Stock investors in the U.S., more than most, have a history of attaching a premium value to stocks of companies who are viewed as ‘visionaries’!  Some examples in the past have included Bill Gates of Microsoft, John Chamber at Cisco and Jack Welch at General Electric.  All those CEO’s took their companies to great heights, with each of them becoming the largest stock in the U.S. market at one point in their growth trajectory.  The problem with these ‘hero status premium valuations’ is that when the growth slows down, which it inevitably does, then the stock suffers a double whammy from both the slowdown (or decline) in earnings and the implosion of the earnings multiples.  We saw that in each of those.  Microsoft fell over 75% in value from the peak in 2000 to the 2009 low, despite the fact that earnings actually increased over that period.  Cisco suffered from even a sharper drop, falling by almost 90% from the tech bubble peak in 2000 to its low three years later.  Even GE, despite its more stable business of selling lightbulbs and power generators, fell over 90% from its peak in 2001 to its 2009 lows, driven in large part by a failed expansion into financial services.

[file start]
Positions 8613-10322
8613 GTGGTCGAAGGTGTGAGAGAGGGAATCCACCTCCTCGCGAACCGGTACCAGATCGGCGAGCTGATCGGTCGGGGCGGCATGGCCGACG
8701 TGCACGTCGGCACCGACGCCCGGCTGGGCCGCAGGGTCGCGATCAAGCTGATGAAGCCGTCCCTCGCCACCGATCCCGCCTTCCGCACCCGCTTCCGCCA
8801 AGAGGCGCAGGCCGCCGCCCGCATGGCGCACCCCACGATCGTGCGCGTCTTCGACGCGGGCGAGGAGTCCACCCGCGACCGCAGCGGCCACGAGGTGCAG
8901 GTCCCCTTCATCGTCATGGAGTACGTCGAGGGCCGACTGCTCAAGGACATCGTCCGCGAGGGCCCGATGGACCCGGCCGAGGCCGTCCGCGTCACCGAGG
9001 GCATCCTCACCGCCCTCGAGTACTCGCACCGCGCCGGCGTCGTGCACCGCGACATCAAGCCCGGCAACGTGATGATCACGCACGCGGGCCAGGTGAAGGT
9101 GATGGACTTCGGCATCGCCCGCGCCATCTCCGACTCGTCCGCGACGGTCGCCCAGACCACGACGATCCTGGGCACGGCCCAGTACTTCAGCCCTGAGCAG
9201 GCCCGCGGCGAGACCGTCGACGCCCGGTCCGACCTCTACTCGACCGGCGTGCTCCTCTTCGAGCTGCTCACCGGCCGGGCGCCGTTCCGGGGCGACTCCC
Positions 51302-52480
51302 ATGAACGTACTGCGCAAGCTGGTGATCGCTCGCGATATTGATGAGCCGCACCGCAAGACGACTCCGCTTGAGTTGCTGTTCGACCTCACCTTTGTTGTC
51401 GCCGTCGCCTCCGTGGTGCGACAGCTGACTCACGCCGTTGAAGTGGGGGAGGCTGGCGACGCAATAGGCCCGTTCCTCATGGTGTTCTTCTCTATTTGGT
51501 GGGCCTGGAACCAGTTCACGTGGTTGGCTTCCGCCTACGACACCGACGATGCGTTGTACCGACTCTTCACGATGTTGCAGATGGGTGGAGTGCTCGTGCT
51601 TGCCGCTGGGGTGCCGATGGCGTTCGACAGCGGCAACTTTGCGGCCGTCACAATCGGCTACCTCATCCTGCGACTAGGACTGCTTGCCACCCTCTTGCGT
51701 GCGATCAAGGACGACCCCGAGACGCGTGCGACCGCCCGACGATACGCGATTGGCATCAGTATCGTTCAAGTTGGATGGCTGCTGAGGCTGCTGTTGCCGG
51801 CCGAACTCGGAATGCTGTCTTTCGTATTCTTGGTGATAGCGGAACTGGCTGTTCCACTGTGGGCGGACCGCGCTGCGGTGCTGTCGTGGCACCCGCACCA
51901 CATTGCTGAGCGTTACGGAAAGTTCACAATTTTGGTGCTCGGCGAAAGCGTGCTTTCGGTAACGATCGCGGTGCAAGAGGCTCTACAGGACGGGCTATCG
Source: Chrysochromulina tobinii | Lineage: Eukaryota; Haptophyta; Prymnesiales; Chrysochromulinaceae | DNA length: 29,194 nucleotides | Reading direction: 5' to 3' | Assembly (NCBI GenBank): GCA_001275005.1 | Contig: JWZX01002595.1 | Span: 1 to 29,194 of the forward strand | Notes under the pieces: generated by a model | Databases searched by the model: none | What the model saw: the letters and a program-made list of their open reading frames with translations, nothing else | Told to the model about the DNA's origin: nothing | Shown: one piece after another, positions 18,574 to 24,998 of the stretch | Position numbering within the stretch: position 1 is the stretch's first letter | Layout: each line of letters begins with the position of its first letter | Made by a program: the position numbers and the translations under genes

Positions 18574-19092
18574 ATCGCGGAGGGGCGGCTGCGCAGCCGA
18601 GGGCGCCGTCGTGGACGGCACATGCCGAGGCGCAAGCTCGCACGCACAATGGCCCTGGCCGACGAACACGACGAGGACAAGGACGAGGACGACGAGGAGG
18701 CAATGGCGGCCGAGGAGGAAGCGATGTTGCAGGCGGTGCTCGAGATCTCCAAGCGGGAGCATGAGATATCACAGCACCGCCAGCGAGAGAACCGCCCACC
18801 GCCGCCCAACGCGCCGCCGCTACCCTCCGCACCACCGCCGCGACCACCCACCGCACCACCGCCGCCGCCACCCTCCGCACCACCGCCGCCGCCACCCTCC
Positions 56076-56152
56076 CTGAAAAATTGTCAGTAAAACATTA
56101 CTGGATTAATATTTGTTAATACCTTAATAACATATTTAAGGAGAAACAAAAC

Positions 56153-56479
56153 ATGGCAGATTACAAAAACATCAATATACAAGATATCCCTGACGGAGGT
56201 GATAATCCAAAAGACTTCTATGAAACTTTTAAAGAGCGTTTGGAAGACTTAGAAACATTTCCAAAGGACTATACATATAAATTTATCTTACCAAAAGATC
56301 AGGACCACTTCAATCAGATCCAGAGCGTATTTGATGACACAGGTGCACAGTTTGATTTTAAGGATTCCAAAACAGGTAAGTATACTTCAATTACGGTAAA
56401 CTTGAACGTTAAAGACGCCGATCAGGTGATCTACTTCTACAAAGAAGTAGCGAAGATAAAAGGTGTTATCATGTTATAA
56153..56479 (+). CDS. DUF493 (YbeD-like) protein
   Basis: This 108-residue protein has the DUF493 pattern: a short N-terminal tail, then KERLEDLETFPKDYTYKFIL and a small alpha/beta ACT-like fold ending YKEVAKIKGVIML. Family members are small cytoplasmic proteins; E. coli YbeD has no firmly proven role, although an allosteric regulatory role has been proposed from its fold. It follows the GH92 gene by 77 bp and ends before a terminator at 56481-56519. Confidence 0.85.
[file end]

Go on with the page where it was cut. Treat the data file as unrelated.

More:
Today we are seeing a repeat of this syndrome, with an even higher level of peak valuation, highlighted by a new round of ‘stock market heroes.’   Elon Musk (Tesla), Jeff Bezos (Amazon) and Reed Hastings (Netflix) have taken on the mantles of ‘visionaries’ in the eyes of investors as they grow business that are viewed as ‘disruptors’ in their respective industries.  This has created an additional level of risk for these stocks in our view since none of those three companies are generating cash flows in excess of cash usage, and all are using significantly more amounts of cash to build their businesses.   Stock investors are clearly giving them the ‘benefit of the doubt’ for now by attributing valuations to these stocks that are far greater than their current business would justify.  Tesla has a market capitalization of US$53 billion, slightly more than General Motors, despite the fact that GM currently produces more vehicles in one day than Tesla does in a year!  Amazon has a market cap of US$475 billion and trades at more than 100 times forward earnings.  Its value is more than 50% of the entire retail industry in the U.S. and is equal to 2.4 times annual sales, versus an average of 0.6 times sales for the rest of the industry.  Rounding out the group is Netflix, which now has a market cap of US$78 billion and trades at over 100 times earnings, over 50 times operating cash flow and 6 times sales.  While all these companies are clearly ‘disruptors’ in their respective industries and could end up delivering the kind of growth and change that their investors are counting on, there’s a lot that could also go wrong on these growth curves including changes in technology, new competition, regulation or continued pricing pressures.  The bigger problem for investors, in our view, is that these elevated stock prices and lack of demand for capital generation has allowed them to raise and retain capital for longer than most companies, and that could hide any underlying growth problems.  If these ‘hero CEOs’ prove unable to ultimately generate results equal to market expectations then the ‘fall from grace’ would be larger than we have seen in past cycles.